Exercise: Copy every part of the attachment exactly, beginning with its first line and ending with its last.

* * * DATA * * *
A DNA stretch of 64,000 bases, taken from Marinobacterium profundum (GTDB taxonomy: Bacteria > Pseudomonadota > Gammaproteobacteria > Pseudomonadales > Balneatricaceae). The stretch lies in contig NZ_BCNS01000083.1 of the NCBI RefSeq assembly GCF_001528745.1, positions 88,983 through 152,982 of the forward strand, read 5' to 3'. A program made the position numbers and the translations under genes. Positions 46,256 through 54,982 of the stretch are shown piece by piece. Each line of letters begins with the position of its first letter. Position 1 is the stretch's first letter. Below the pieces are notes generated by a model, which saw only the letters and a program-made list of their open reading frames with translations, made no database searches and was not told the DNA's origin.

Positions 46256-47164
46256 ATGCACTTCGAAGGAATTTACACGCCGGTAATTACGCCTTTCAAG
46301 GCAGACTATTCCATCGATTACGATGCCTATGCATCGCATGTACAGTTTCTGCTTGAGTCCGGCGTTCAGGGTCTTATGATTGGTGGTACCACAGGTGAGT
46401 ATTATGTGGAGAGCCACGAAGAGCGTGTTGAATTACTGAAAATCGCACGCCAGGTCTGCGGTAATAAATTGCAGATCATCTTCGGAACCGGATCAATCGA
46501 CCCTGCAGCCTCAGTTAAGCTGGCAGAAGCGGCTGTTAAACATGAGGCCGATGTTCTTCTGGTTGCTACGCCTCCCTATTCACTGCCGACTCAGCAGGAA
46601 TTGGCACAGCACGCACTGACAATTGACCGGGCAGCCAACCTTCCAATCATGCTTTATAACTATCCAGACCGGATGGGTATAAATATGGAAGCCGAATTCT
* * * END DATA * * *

A DNA stretch of 64,000 bases, taken from Marinobacterium profundum (GTDB taxonomy: Bacteria > Pseudomonadota > Gammaproteobacteria > Pseudomonadales > Balneatricaceae). The stretch lies in contig NZ_BCNS01000083.1 of the NCBI RefSeq assembly GCF_001528745.1, positions 88,983 through 152,982 of the forward strand, read 5' to 3'. A program made the position numbers and the translations under genes. Positions 46,256 through 54,982 of the stretch are shown piece by piece. Each line of letters begins with the position of its first letter. Position 1 is the stretch's first letter. Below the pieces are notes generated by a model, which saw only the letters and a program-made list of their open reading frames with translations, made no database searches and was not told the DNA's origin.

Positions 46256-47164
46256 ATGCACTTCGAAGGAATTTACACGCCGGTAATTACGCCTTTCAAG
46301 GCAGACTATTCCATCGATTACGATGCCTATGCATCGCATGTACAGTTTCTGCTTGAGTCCGGCGTTCAGGGTCTTATGATTGGTGGTACCACAGGTGAGT
46401 ATTATGTGGAGAGCCACGAAGAGCGTGTTGAATTACTGAAAATCGCACGCCAGGTCTGCGGTAATAAATTGCAGATCATCTTCGGAACCGGATCAATCGA
46501 CCCTGCAGCCTCAGTTAAGCTGGCAGAAGCGGCTGTTAAACATGAGGCCGATGTTCTTCTGGTTGCTACGCCTCCCTATTCACTGCCGACTCAGCAGGAA
46601 TTGGCACAGCACGCACTGACAATTGACCGGGCAGCCAACCTTCCAATCATGCTTTATAACTATCCAGACCGGATGGGTATAAATATGGAAGCCGAATTCT